The lower level of my high house was basically (very basic) complete, so it was time to head upstairs. Of course, I had to build the stairs before I could head up them. I had experimented earlier with the stairs, trying to get the angle of ascent/descent right. (That math thing again!) My husband was helpful. He is a "numbers" man and has a degree in accounting. But (I digress here) he has never used his degree in that capacity; he chose, instead of sitting at a desk fiddling with numbers, to sit in a cockpit fiddling with dials and controls; and I, never a numbers person, take care of all our family finances. Go figure! (In a manner of speaking.) So - to the stairs!
The staircase has been secured - temporarily, depending on the fit - with toothpicks and glue.
After going up and down several times, both in my imagination and finger walking, I determined that the stairs were safe; at least I hadn't come tumbling down. So I secured them permanently in place and trimmed them up.
I've marked the placement of the solid wall that will enclose the staircase.
The solid wall has been trimmed to fit the stairs. Before securing it permanently, I wrote a tiny note to enclose within the cavity of the stair wall. The note describes the origins of the house and is meant for future generations to find if the farmhouse should be demolished. Perish the thought! (I had not thought to do this when I built the adobe house - so I belatedly wrote another note and inserted it into the wall surrounding the adobe house.) Are my thoughts becoming more negative or more realistic as I grow older?
I aged the stairs a bit by hollowing out the centers where they would have received the most wear over time.
I applied joint compound, mixed with gray paint, to the stairs. I added other paint colors later to create a more realistic stone finish.
I continued to add color layers of paint on the stairs.
The stairs needed to be sanded several times in order to smooth out the cracks in the joint compound.
Yes, smoother is better.
I tried a new, experimental technique to embed the real stones in the outer stair wall. I mixed various colors of paint - Gray, Desert Sand, Yellow Ochre, and Khaki Tan - into the joint compound, trying to match the existing mortar color.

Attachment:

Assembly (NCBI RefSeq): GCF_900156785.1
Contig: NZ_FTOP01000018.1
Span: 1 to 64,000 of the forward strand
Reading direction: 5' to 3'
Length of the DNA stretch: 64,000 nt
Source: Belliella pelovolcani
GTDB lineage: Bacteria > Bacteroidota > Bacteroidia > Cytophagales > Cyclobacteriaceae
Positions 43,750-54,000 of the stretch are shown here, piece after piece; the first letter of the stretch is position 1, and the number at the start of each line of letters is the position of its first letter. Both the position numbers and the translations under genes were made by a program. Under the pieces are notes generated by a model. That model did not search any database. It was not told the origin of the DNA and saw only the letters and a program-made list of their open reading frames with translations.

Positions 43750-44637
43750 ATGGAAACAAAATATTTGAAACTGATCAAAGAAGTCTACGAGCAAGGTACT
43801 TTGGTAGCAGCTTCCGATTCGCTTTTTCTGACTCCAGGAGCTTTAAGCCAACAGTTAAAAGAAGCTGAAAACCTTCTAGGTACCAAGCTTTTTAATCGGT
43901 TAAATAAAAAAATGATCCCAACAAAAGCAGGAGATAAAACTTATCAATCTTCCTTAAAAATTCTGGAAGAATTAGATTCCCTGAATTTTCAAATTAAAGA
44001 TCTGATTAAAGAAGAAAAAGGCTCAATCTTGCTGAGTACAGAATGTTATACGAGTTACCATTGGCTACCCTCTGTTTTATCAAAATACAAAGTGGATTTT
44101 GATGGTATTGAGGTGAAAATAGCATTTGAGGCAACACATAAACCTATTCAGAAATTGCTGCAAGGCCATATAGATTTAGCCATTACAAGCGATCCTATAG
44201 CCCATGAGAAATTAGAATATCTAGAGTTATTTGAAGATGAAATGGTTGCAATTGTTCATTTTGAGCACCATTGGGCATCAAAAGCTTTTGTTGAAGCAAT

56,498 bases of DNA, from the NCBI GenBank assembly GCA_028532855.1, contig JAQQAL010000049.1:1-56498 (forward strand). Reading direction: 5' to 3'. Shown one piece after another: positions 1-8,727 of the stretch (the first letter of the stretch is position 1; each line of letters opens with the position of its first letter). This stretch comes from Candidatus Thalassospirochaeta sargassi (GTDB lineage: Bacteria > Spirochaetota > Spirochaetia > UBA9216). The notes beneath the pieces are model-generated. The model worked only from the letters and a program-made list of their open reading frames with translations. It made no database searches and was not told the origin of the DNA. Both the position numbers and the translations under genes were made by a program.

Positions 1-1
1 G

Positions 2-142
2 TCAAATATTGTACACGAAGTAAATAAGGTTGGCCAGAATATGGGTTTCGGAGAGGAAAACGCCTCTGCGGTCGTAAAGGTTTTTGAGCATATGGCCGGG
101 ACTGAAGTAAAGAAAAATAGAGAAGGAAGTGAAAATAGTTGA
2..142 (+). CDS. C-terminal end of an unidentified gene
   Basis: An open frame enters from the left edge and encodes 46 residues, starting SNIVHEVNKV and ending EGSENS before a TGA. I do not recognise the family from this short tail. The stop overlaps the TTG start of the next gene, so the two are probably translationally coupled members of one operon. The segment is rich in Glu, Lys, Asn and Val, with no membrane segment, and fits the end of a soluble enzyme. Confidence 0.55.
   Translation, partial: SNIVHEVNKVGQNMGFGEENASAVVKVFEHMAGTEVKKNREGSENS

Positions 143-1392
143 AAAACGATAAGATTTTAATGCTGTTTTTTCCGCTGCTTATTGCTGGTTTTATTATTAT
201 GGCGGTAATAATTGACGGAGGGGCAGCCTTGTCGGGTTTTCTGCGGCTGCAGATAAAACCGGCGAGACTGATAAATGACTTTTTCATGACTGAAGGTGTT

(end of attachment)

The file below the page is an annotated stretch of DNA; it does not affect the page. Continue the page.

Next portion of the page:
The colored joint compound was applied liberally first, then I pushed the stones firmly into the joint compound "mortar."
The new technique was time saving, but the mortar was much rougher than that between the faux stones. I used my Dremel tool to smooth out some of the roughness.
The Dremel helped; but the mortar still wasn't as smooth as I wanted, so I made tiny rolls of coarse sandpaper and sanded around the stones by hand where the mortar was roughest. (Sort of like flossing one's teeth.) Not perfect - but finished!
To make the stones for the porch (le porche - thanks, Anna!) I used the same technique as for the wall stones and the flagstones on the lower level. I spread on joint compound, let it set up a little, then drew in grooves to simulate the stones.
When the "stones" had dried, I sanded them and applied a mixture of several colors of paint: taupe, dark gray-green, and light gray, followed by a wash of white.
I added a wash of taupe to the stairs as well; they looked a bit too gray to me. I added rubbed-on dirt
later to achieve an aged, well-used finish on both the stairs and the porch.
Having a staircase to the upper level meant that I could start working on the upper back wall, where the kitchen area and the fireplace are located. Tune in next week as more sticks and stones and styrofoam are used for making everything - including the kitchen sink!